What's That Bug? does not endorse extermination

Subject: Stunging crane fly
Location: Wimberley, Texas
April 7, 2017 7:09 pm
I take crane flies out all the time. I was stung by Image 1 a few nights ago. I was so shocked bc it had NEVER happened to me or my children EVER! You can see the sting on my palm in image 2. Image 3 is another crane fly without a stinger–which is what the majority of mine look like! What’s up with that stinger? Im guessing one is male and one is female? It was quite a sting. I can still see the mark three days later.
Signature: Kristina Minor

Reportedly Stinging Crane Fly

Dear Kristina,
For years we have received reports of Crane Flies stinging individuals, and after verifying that impossibility with Dr Chen Young, we have speculated that the actual culprit is a Short-Tailed Ichneumon which does resemble a Crane Fly.  Your account is the first we have received that actually contained an image of the Crane Fly that reportedly stung (or bit) an individual, as well as an image of the irritated area on the body.  Furthermore, you seem quite familiar with Crane Flies, so we can’t help but to give your report credibility.  This does go against all we have learned of Crane Flies.  For that reason we will forward your information and images to Dr. Chen Young, a noted Crane Fly expert, to get his input.  The antennae on the individual you say resembles the majority of your Crane Flies are more developed, leading us to believe that is a male.  Stinging insects are generally female and a modified ovipositor, an organ used to lay eggs, is the stinging body part.

Site of the reported Crane Fly sting

Eric Eaton weighs in.
The “stinging” crane fly is simply a female.  I suppose a jab from her ovipositor might *feel* like a sting, but they are certainly not venomous.  The other crane fly with the bulbous rear end is a male.
author, Kaufman Field Guide to Insects of North America

A non-stinging Crane Fly

That was one heck of a “jab.”  I still have the mark and I’m here to tell you it hurt for a while.  Ive attached the picture to show you what it looks like today–several days later.  When it happened, like image 2 in my previous email, it was white around the “sting” area and very red spreading from there.  That sure seems like a reaction to something?  Could they have evolved?  ;).  Getting smarter?  Wanting to survive?  LOL

Crane Fly “Sting”

Dear Kristina,
Thanks for providing a follow-up image of your “jab” after several days.  We will try to do some additional research.  According to the Crane Flies of Pennsylvania:  “The larvae are found in a wide variety of habitats, varying from strictly aquatic to terrestrial, even relatively dry soil.  Their habitats include fresh water in fast-flowing streams, marshes, springs, meadows, seeps, tree holes, algal growth or mosses on rock faces near water, organic mud and decaying vegetable debris along the shores of streams and ponds, accumulated decomposed leaves and rotting wood on the forest floor, and occasionally soil in lawn and pastures.”  Since the ovipositor is an organ the female uses while laying eggs, and since the stingers of stinging insects like wasps and bees is a modified ovipositor, we do not want to rule out the possibility that the ovipositor of a Crane Fly species that lays eggs in rotting wood might also penetrate human skin.

Entomologist and Crane Fly Specialist Dr. Chen Young Responds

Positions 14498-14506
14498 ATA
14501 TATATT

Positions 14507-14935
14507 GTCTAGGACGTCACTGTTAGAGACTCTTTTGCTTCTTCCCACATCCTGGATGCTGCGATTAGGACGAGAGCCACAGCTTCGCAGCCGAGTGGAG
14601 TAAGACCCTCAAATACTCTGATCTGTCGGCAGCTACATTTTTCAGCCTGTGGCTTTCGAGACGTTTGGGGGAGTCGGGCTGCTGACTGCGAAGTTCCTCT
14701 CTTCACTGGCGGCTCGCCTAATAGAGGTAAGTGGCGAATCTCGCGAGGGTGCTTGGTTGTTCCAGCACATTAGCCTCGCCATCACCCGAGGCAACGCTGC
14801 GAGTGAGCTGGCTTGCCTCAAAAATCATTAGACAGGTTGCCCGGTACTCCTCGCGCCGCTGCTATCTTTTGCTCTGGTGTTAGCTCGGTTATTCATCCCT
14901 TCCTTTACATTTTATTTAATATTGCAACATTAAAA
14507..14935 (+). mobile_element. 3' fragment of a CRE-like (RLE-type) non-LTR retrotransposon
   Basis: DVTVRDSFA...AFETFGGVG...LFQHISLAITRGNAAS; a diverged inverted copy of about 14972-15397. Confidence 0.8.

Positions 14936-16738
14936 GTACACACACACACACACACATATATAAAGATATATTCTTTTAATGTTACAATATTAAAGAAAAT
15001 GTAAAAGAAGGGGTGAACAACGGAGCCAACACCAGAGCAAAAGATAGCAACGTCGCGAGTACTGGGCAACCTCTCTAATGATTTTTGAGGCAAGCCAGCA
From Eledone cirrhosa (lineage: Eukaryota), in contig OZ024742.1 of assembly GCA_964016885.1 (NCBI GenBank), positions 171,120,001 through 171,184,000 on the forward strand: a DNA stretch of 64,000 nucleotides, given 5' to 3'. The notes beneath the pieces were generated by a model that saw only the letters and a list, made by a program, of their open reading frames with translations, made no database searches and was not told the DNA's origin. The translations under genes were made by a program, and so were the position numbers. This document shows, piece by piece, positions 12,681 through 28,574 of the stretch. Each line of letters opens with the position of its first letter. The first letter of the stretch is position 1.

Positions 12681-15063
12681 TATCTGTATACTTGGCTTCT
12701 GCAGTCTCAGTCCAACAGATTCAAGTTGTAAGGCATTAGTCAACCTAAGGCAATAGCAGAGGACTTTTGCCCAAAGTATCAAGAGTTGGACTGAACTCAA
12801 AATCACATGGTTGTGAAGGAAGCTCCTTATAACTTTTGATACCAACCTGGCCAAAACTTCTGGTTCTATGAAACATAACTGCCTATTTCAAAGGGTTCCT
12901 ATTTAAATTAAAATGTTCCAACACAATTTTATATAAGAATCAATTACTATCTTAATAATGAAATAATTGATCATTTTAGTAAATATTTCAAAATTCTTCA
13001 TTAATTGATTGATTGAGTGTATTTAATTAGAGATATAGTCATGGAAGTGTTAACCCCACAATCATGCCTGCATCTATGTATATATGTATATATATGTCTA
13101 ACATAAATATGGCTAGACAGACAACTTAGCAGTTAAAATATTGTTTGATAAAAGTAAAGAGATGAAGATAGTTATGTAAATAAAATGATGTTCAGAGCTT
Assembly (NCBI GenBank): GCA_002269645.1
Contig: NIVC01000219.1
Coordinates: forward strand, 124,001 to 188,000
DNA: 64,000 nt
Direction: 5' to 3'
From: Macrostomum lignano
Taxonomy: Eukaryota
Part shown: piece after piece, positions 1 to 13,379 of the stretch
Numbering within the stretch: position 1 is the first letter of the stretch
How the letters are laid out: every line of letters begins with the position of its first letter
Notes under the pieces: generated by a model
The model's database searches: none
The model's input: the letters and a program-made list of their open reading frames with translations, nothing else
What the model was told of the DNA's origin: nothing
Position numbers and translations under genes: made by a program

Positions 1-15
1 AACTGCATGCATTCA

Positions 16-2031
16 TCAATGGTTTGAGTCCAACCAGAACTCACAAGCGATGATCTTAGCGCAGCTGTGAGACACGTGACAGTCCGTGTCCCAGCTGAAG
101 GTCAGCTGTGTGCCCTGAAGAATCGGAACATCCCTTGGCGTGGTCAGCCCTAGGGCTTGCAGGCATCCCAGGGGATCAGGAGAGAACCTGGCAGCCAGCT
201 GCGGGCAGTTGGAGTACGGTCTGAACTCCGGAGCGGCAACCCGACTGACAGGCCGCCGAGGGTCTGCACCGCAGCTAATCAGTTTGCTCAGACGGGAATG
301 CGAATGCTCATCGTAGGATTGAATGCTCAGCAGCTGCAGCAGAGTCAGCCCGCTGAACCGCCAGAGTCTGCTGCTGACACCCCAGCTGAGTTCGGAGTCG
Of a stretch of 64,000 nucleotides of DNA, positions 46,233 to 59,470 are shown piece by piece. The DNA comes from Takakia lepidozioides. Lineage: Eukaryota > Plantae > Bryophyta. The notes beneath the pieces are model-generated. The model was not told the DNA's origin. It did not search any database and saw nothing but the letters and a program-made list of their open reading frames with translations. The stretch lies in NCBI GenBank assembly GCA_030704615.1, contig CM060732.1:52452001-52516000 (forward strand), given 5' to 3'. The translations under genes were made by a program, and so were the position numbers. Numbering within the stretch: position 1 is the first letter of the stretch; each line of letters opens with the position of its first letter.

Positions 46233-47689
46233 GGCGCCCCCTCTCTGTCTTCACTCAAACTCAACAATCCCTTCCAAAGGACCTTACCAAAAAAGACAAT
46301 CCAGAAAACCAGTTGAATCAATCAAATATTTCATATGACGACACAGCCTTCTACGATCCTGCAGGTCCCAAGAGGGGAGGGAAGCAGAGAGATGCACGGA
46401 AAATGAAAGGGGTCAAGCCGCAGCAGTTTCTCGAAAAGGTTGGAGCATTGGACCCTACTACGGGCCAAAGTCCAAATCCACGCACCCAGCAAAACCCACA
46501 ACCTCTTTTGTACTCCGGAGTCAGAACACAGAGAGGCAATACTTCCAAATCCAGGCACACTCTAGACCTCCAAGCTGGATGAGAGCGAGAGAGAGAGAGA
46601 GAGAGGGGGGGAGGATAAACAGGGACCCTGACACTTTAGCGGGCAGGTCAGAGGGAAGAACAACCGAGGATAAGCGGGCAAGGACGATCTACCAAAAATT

Dear Daniel,
All I can say is that whatever stung Kristina was not a crane fly.  The ovipositor of female crane fly is not a defensive weapon but an egg laying apparatus, usually blunt instead of sharp at the end.
Chen Young


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What's That Bug? does not endorse extermination
Location: Wimberley, Texas

31 Responses to Stinging Crane Fly???

  1. Cat Godley says:

    I, too, was recently “stung” by a crane fly. I have handled them for many years believing they were unable to sting, yet this crane like fly stung similarly to what was reported in the other post. It hurt a lot and was red and sore for days. Would love to find clarification!

  2. Jon says:

    I too have been “stung” by an insect that resembled a crane fly.
    Time to gather some video and some specimens I suppose…

  3. Jordan Batte says:

    Hello! I was just stung, or “jabbed” as well, with my story nearly identical to the original poster! I was glad to see I was not alone. I am also in Texas, south of Houston, and have never had this happen before. I have handled bugs, and crane flies my entire life, so I was shocked. I have a photo image as well if any entomologists need proof.

  4. Nick says:

    I am sorry Chen Young, but you are wrong. I dare you to grab a large female Crane Fly with your bare hand. Feel free to come to my house where you will be stung by Crane Flys. And I do agree they are not venomous however the female will penetrate skin and “poop” under your skin. I have verified all of this for years but never felt like google searching it until now. So for those of you who are being stung, you are being hit with the female end that can penetrate wood to lay eggs. Feel free to reach out if you feel I am wrong and I would be happy to educate you.

  5. Tara says:

    I was just stung or “jabbed” by one of these and it hurt!

  6. Mike says:

    I too was recently stung. Depending on the time of year, and how long the back door has been left open in the evening, it isn’t uncommon for me to find 3 or 4 floating around the house at any given time. For the last 30+ years, whenever I find one within reach, I gently cup it in my hand, open the back door, toss it out, and watch it fly away. Over the last year or two, I’ve noticed that some of these crane flies are a little bit different in appearance. While most of them have straight bodies, I’m beginning to see more and more with butts that are curved up. Other than that, they look the same to me. While carrying one of these buggers outside a few months ago, I was stung in the hand. And when I say ‘stung’, I don’t mean that it felt like a mosquito bite. No. The pain was almost as sharp as a bee sting. Not quite, but close. If the scientists want us all to believe that we all evolved from the birds and the bees, to the elk and the trees, and that a pelican evolved into a hippo, do you suppose it might just be possible that some of these crane flies may have evolved a stinger?

  7. Heidi Hjelmark says: